The United States should not negotiate with Nusra as it currently stands, but rather should seek to fracture Nusra and then negotiate with its splinters. Negotiating with Nusra today, with its continued commitment to al-Qaida and publicly taking guidance from Ayman al-Zawahiri, is by direct extension a negotiation with the terrorist group that perpetrated 9/11. Negotiating with al-Qaida signals weakness to a terrorist group the United States has decimated over the past decade and that has been overtaken by the Islamic State. Elimination—not acceptance—of al-Qaida, Zawahiri, and Julani remains the only option. Meanwhile, negotiation with those intent on defeating Assad but lacking an alternative to Nusra’s transnationalism might be an alternative approach for building ground forces.
How might this occur?
First, the U.S. coalition would sustain or increase the pace of airstrikes against Nusra, continuing to target the al-Qaida leaders who are advising Nusra on the ground in Syria (often referred to as the Khorasan Group). Second, in conjunction with increased airstrikes on foreign operatives, the United States should overtly emphasize that airstrikes on Nusra are a direct result of Nusra’s al-Qaida connections. Third, the United States should redouble its efforts to quash international financing of Nusra, particularly working with the Saudis and Qataris who have reportedly been providing substantial donations to the al-Qaida affiliate. Fourth, the United States should indicate to these same partners that it might be receptive to allowing international donations and possibly even military support to those local Syrian factions focused on fighting President Assad and willing to break ranks with Nusra’s senior leader Julani. Fifth, if and when a significant faction breaks ranks with Nusra, the United States should allow funding of the breakaway group along with some sort of amnesty declaration for those who publicly disavow Nusra and al-Qaida. Finally, the United States should adopt the splinter group as a viable proxy ground force more capable of ending the Syrian civil war than the failing train-and-equip system currently in place.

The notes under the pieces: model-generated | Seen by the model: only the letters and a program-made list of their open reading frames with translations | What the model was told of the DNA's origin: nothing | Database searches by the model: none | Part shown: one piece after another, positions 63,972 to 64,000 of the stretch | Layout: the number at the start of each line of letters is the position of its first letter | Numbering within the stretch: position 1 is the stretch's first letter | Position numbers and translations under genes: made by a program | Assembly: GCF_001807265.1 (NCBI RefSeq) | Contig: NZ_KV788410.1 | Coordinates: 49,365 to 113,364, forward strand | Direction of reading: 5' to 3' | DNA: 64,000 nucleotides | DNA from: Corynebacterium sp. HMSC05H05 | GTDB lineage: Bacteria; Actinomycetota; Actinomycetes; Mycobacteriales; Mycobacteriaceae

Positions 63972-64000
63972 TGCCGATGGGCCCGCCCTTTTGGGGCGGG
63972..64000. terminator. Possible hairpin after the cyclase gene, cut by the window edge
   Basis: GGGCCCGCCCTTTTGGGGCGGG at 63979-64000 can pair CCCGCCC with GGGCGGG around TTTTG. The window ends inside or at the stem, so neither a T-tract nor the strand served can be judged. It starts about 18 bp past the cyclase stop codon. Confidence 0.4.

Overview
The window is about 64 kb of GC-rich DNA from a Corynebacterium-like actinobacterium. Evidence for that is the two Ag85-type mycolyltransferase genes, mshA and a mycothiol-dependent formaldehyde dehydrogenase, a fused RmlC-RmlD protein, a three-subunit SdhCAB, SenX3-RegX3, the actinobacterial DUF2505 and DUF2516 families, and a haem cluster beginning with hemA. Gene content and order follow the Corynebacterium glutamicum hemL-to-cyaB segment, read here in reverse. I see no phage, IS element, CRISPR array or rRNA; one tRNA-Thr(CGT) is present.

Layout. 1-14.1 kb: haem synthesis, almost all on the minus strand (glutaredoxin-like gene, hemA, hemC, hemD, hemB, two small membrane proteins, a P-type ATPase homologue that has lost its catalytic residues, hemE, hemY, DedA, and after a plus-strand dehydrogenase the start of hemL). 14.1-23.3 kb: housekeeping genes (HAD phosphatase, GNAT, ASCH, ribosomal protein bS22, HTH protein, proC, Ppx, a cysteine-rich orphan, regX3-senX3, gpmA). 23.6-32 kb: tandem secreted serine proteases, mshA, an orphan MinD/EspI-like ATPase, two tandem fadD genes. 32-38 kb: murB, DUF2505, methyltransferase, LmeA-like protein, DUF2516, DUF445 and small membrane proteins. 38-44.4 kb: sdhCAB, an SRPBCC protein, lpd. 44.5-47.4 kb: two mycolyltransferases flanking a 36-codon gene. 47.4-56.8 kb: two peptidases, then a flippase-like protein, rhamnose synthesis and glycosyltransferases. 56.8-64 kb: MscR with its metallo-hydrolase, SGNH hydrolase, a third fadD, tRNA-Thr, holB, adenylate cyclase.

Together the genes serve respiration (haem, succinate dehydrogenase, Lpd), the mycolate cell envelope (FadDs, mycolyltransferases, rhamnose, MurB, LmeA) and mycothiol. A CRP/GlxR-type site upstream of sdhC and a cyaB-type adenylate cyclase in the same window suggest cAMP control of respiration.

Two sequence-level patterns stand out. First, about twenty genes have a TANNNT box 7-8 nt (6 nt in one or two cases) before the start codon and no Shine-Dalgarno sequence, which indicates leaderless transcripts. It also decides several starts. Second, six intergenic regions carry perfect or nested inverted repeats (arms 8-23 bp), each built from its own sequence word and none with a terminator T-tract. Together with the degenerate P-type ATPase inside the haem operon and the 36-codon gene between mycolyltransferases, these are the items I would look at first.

This approach, if executed effectively, would serve two purposes: 1) splintering al-Qaida’s most promising affiliate in its most important theater at a time when it continues losing global appeal to the Islamic State and 2) fixing a key piece of the U.S. strategy to defeat the Islamic State and end the Syrian civil war. The United States has successfully decapitated terrorist groups, but the spread of jihadi militancy more broadly continues amongst the wide-ranging security vacuums left in the wake of the Arab Spring. Ultimately, negotiation and amnesty programs with extremist groups must enter the U.S. counterterrorism repertoire if reluctance to military deployment continues.
Rather than serving as a unifying diplomatic exercise to highlight Iran’s troubling regional activities, the [Warsaw] summit primarily highlighted America’s diplomatic isolation from its European allies.